Chicken Industry

AFMA steps up to the plate

AFMA steps up to the plate

The South African agricultural landscape has changed dramatically over the past21 years- a clear indication that agriculture remains one of the most dynamic sectors within the South African economy. Therefore, individuals, corporations and associations must be able to change and adapt as conditions demand.

From Table 1 it is clear that AFMA feed sales enjoyed a generic growth phase from 2001/02 to 2007/08- with poultry showing much ofthe growth – followed by the global economic meltdown (2008/09). After this downward trend, volume growth was revived as membership grew (2009/10 to 2011/12).

However, during 2012/13, AFMA felt the first real effect of poultry dumping/imports (mainly from the EU,US and Brazil), as indicated by the growth figures.

Over the next four years, AFMA had to cope with this and various other challenges.

Unfortunately, the dumping/imports coincided with the worst drought ever faced by the country’s agricultural sector.

This exacerbated the poultry challenge exponentially and, on the livestock side, forced farmers to sell off herds due to a lack of availability and affordability offeed. This resulted in a huge decline in livestock numbers.

The joint effect of the poultry and livestock challenges is evident in AFMA’s latest reported annual feed sales figures, which have never in its history showed a negative trend.

While enjoying positive generic growth over the years, AFMA’s foresight enabled solid capacity building in strategic segments of its core business, of which lobbying and cooperation, self-regulation, technical and regulatory, and trade and procurement are some of the key pillars currently anchoring the organisation’s services.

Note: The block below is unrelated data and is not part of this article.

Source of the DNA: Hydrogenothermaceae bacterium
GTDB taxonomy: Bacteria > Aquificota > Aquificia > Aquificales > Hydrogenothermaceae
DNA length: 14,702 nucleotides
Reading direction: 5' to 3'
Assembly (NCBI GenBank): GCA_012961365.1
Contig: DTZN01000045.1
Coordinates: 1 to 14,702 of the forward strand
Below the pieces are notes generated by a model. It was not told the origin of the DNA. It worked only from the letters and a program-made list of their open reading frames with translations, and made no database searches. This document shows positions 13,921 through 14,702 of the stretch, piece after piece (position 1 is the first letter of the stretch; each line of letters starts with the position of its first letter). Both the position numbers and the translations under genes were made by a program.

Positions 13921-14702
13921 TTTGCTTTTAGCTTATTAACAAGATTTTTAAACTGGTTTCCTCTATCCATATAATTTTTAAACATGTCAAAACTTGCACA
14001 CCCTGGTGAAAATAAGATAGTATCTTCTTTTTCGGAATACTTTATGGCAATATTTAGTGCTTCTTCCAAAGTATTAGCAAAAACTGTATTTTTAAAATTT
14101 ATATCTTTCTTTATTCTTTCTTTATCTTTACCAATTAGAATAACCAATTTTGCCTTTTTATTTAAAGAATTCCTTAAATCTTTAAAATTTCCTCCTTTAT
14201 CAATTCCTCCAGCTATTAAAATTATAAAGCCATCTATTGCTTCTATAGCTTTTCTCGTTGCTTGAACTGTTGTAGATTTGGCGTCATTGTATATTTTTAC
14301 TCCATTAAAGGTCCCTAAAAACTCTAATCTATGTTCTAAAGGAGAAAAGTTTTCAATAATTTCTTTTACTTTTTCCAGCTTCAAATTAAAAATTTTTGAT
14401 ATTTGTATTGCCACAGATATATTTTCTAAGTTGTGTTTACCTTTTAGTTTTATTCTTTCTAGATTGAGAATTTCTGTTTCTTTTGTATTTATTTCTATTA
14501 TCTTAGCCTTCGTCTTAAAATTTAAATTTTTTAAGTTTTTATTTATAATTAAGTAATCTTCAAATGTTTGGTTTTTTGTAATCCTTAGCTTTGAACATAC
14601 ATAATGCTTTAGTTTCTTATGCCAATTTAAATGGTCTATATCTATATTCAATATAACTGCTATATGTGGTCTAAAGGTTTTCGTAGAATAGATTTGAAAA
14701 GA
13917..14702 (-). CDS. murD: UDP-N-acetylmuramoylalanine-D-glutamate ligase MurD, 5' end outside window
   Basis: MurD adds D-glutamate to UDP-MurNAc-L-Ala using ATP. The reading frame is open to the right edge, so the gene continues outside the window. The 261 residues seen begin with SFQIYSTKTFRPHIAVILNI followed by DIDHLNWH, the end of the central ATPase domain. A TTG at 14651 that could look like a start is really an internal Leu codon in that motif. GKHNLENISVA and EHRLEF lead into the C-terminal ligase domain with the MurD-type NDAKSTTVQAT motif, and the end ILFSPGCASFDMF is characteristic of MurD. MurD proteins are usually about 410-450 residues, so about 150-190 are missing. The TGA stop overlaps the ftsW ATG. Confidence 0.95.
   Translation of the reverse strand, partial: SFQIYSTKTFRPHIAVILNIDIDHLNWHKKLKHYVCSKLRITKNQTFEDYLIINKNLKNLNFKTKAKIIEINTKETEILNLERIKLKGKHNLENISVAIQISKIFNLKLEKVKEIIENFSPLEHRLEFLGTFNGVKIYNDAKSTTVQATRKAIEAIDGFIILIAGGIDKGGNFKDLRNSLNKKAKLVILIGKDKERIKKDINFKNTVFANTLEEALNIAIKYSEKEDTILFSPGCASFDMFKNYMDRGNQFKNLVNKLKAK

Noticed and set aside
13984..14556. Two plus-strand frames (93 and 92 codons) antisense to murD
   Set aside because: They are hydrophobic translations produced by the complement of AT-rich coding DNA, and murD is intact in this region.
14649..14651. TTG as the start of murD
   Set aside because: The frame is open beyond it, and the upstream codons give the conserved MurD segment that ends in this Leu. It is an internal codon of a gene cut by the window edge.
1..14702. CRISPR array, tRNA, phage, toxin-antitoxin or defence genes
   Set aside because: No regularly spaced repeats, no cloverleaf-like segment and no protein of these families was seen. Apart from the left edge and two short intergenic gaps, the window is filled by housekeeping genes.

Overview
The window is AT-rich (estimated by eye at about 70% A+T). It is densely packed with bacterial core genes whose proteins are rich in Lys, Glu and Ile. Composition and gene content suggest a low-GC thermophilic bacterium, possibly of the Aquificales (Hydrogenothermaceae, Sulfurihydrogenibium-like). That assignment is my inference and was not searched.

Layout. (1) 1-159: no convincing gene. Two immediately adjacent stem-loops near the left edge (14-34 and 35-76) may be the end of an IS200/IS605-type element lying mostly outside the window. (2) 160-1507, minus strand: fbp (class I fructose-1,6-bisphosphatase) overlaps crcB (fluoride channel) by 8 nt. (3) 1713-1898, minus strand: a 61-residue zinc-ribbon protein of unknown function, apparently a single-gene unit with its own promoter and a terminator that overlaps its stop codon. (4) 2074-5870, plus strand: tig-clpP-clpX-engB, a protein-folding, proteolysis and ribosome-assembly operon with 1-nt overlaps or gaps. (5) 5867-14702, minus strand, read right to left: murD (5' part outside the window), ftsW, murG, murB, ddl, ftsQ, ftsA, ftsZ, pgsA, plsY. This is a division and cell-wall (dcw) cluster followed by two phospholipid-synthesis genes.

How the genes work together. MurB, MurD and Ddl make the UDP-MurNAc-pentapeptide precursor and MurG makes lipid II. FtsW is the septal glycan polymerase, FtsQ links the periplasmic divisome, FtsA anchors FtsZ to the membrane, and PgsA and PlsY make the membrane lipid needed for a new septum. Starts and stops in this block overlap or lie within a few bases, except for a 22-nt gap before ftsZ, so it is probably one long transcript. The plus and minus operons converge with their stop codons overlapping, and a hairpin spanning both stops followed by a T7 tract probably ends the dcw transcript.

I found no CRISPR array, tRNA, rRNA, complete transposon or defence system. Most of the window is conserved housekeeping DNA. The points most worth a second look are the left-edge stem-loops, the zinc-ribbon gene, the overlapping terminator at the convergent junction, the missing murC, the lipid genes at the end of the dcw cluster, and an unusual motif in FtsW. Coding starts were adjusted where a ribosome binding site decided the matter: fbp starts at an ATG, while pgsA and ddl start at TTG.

Stepping into a new future

AFMA’s foresight is starting to show a return on investment, as the animal feed and livestock sectors find themselves entering a new regulatory environment (strongly driven by consumer food safety demands) in which they will have to operate – both locally and internationally.

Focusing on the technical and regulatory pillar, AFMA has been involved in the drafting of the new Feeds and Pet Food Bill, earmarked for completion this year. The draft bill’s core strategic goal is to:

  • Protect consumers and users of feed and pet food.
  • Disseminatean efficient and effective traceability system.
  • Ensure compliance with food safety requirements.

Safe feed for safe food

The new bill will seea shift away from preregistration of final feed products before being released in the market to the licensing and registration of manufacturing and mixing facilities producing or mixing final feeds.

Going forward, the key words will therefore be food safety and traceability, with no entity producing feed and food falling outside the scope of the draft bill.

AFMA, with its wealth of nutritional know-how and regulatory expertise, has already started reaching out to feed roleplayers who may not have been classified in the same category as AFMA members due to current legislation.

According to the new bill, these role-players/manufacturers will fall in the same category of activities as current AMFA members, which will broaden the organisation’s scope of membership.

AFMA awaits the implementation of the newly drafted Feeds and Pet Food Bill, which is expected to change the landscape of the animal feed and livestock sector, bringing ‘safe feed for safe food’ to the modern consumer.

By De Wet Boshoff, executive director, AFMA